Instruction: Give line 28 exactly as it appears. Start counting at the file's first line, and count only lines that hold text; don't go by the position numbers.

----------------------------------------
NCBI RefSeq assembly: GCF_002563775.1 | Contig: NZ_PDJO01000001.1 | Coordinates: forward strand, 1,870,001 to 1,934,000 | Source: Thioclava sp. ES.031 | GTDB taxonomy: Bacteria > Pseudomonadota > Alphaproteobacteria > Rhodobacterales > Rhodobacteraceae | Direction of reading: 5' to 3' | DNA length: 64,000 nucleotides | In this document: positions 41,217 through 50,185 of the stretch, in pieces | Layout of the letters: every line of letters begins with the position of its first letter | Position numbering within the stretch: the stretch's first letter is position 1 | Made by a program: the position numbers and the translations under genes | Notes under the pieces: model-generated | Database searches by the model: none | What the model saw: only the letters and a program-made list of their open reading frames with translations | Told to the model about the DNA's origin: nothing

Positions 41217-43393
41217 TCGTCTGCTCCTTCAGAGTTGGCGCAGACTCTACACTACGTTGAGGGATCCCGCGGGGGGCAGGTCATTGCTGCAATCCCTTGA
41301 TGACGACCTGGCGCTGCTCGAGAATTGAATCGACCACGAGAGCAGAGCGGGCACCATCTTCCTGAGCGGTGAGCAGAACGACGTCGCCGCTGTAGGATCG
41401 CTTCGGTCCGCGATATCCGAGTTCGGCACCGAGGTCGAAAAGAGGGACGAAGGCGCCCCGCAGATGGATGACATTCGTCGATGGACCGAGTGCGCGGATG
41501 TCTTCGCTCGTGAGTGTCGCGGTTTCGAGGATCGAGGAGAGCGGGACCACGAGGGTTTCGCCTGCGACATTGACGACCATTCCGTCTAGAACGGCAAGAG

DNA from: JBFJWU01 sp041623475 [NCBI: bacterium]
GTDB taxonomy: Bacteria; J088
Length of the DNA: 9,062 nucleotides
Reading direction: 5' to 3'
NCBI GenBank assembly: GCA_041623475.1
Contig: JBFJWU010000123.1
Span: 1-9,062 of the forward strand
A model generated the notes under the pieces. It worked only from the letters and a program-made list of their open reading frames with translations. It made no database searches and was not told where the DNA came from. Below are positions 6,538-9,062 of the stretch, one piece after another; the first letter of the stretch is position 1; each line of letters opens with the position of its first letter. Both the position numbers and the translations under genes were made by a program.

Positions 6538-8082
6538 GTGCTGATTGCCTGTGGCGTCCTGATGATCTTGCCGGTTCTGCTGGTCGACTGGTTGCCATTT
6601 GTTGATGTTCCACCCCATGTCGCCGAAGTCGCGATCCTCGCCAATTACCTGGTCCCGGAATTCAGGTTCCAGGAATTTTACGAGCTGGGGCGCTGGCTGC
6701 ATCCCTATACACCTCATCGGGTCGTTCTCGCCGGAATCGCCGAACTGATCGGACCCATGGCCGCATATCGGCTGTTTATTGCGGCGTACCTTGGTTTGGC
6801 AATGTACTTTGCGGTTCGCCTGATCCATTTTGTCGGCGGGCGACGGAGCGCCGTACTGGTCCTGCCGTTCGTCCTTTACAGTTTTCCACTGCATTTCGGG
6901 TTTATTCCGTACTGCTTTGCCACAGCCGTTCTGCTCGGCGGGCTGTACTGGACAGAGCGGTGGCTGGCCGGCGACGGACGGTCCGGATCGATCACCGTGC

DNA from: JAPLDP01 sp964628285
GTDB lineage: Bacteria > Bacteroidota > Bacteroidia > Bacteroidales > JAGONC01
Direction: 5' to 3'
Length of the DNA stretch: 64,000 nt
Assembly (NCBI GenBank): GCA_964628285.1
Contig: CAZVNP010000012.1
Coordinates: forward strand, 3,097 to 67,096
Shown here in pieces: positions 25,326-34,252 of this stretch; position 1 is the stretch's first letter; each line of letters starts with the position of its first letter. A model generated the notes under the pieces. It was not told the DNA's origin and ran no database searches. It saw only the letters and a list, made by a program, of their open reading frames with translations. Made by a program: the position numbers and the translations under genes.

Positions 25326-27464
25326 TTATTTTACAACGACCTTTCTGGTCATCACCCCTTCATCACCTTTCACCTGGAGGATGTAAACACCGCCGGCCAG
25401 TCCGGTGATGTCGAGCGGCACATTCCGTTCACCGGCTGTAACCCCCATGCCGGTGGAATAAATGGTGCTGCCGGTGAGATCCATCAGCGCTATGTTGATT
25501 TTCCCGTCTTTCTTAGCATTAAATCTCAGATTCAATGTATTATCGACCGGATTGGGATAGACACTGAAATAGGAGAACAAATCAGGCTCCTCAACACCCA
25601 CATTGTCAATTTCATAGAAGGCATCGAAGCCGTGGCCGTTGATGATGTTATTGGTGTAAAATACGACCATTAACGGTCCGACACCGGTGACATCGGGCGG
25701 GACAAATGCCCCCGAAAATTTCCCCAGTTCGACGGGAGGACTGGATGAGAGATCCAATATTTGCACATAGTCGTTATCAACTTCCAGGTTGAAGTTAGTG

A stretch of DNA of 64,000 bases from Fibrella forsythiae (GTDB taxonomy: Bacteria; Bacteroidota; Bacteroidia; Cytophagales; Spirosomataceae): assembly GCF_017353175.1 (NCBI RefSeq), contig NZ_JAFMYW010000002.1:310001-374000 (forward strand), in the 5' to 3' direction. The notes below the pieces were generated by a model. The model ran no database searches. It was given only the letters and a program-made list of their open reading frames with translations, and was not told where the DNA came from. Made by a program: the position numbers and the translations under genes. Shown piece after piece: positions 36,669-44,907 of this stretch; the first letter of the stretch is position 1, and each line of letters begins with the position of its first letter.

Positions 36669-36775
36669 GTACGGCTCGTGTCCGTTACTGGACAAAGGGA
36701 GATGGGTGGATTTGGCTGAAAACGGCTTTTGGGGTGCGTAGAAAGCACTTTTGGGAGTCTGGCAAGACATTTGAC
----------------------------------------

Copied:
Shown here in pieces: positions 25,326-34,252 of this stretch; position 1 is the stretch's first letter; each line of letters starts with the position of its first letter. A model generated the notes under the pieces. It was not told the DNA's origin and ran no database searches. It saw only the letters and a list, made by a program, of their open reading frames with translations. Made by a program: the position numbers and the translations under genes.